Breakfast is now an all-day option - Article in the Albany Times Union

Breakfast is now an all-day option

Meal untethered from its temporal niche

Before the 1880s, the breakfast table in America looked much like any other meal, relying on the same recipes and ingredients and often re-serving what came out for dinner. Breakfast was viewed as having a utilitarian purpose only and was nothing to savor or indulge in. That changed when John Harvey Kellogg introduced cereal to Americans, believing that vitamin-rich rolled grains would improve health, both physically and morally. Here is where the modern origins of the breakfast ritual took hold, though skipping breakfast has gone through phases of acceptance since then.

Forgoing breakfast is on the decline, according to research firm The NPD Group, which has reported that consumption of breakfast has risen 5 percent increase in the past three years, most of that growth happening at drive-throughs or at convenience stores. NPD also said more restaurants are offering breakfast (on a convenience level, McDonald's expanded its menu to offer all-day breakfast, while Stewart's Shops are offering their beloved egg sandwiches well into the evening) as consumers demand greater flexibility with breakfast foods. People are skipping breakfast less, and if they do, they can still find their favorite breakfast item with ease throughout the day.

People in the Capital Region are realizing that the power of breakfast need not be relegated solely to the hours before noon, and round-the-clock breakfast is becoming more popular around the region.

Part of breakfast's appeal comes from the price, as the tab for eggs, toast and coffee is often as little as half the cost of lunch at a local eatery and pennies on the dollar when compared to the cost of dinner out. Another part of the appeal is that breakfast is soothing and familiar and typically takes less effort to make than other meals in the day.

"Breakfast is comfortable, even at a place like IHOP or Denny's. It's the first meal of the day. You feel the life come back into you," said Chris Luriea, owner of the Mercantile Kitchen and Bar on Broadway in Saratoga Springs. With decades in the restaurant industry around the country, Luriea said he always felt a dearth of breakfast-focused restaurants in comparison to where he grew up. "I grew up in Long Island with diners and the ability to have breakfast all day. I've been in Saratoga for so long and I haven't see [all-day breakfast]. It's not done in a lot of restaurants around here," he said.

Broadway is packed with bar and dinner options, and he pointed to Compton's and Country Corner Cafe as being reliable spots for breakfast downtown, but both close relatively early in the day. He chose to offer breakfast well through dinner hours. "I wanted to appeal to as many people as possible," he said, and most customers who come in for late-day breakfasts opt for eggs while enjoying a glass of Prosecco on tap. "A lot of people think of us as a breakfast space. I think we might be the only place [in Saratoga] doing all three meal periods," Luriea said.

The idea of "anytime breakfast" has also stretched into the juice bar business. Juice, a typical staple at breakfast, has found itself en vogue with those opting out of carb-heavy meals and going for fruits and vegetables instead. The health benefits of juicing are still largely questioned academically, but the popularity hasn't slowed. IBIS World, a data company, published in its research that the juice and smoothie industry is worth $3 billion in the U.S., with a 1.4 percent market growth rate in the last year alone.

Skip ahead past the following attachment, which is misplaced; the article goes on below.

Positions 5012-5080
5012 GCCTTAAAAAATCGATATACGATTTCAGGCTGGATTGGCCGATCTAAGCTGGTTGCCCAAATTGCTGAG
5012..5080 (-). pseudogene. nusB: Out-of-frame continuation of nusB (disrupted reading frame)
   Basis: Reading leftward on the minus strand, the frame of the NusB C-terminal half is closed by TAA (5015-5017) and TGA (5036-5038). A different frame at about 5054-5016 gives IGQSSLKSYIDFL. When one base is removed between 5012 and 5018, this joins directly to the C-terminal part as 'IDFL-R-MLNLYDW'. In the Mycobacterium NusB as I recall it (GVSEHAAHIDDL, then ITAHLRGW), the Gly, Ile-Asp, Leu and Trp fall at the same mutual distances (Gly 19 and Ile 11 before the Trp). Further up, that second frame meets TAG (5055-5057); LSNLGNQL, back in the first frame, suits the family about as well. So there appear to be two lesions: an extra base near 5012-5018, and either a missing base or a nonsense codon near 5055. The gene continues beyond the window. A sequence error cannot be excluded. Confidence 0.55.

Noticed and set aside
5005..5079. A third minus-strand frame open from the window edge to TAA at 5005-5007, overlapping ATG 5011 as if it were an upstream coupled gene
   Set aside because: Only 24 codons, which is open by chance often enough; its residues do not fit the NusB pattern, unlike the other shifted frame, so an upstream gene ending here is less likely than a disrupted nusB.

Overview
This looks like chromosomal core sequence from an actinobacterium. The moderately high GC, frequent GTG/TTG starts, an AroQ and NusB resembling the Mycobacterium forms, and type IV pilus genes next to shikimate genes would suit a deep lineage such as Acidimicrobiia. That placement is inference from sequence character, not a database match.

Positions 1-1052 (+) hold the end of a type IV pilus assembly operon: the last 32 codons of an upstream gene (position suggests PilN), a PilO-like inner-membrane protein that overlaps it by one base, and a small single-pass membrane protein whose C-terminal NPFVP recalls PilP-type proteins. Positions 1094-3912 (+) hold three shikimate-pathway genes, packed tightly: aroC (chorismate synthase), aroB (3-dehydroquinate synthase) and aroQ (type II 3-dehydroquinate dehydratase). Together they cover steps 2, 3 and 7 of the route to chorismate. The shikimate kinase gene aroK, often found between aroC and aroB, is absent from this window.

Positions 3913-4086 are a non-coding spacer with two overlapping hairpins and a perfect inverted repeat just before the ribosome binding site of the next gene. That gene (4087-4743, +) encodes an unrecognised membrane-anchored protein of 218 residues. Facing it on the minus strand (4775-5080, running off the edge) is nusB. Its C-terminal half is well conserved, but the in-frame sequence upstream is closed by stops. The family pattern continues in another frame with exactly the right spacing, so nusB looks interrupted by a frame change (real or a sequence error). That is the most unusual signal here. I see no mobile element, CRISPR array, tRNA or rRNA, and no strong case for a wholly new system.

In the Capital Region alone, juice bars can be found from Schenectady (Raw Juice and Smoothie Bar, on Jay Street), to Latham (White Apron in Galleria 7), to Chatham (at Main Street Goodness, where smoothies, juices and other breakfast options are made available until 5pm Thursday through Tuesday). Next door to the Mercantile is Legacy Juice Works (formerly Saratoga Juice Bar).

In Troy, Liza's Juice Bar and Juice Factory VII flank Manory's, a Collar City mainstay that now serves all-day breakfast. In her January dining review for the Times Union, Susie Davidson Powell makes note of this by writing, "In a sea of juice bars and $2,000-a-month downtown apartments (like the fully rented News Apartments two blocks away), they are betting on all-day breakfasts [and] Black Pearl espresso roasted in Albany." She also called Manory's an "institution" with its new commitment to all-day breakfast, though the menu leans toward the grandiose more than the practical with listings for doughnut French toast, nine-egg omelets and milkshakes spiked with breakfast cereal.

The issue with any of those options is that one must get out of bed and leave the house in order to enjoy them. Ilene Friedman, owner of Send Me Waffles in Clifton Park, chose to deliver a breakfast classic straight to the customer's door with her Belgian waffle mail-order service. "Our waffles are an anytime of day thing. I think breakfast is seen that way more now. [The concept of breakfast] is extended to any time of the day," Friedman said. Like Luriea, she said that breakfast is approachable and comforting but she also finds that it has become more about convenience than anything else. "Breakfast used to be a sit-down thing, now it's more on the go." Her waffles, which can be ordered at, can be purchased on a subscription basis for a nonstop supply of classic pearl sugar-sweetened breakfasts on-the-go.

Deanna Fox is a food and agriculture journalist. @DeannaNFox,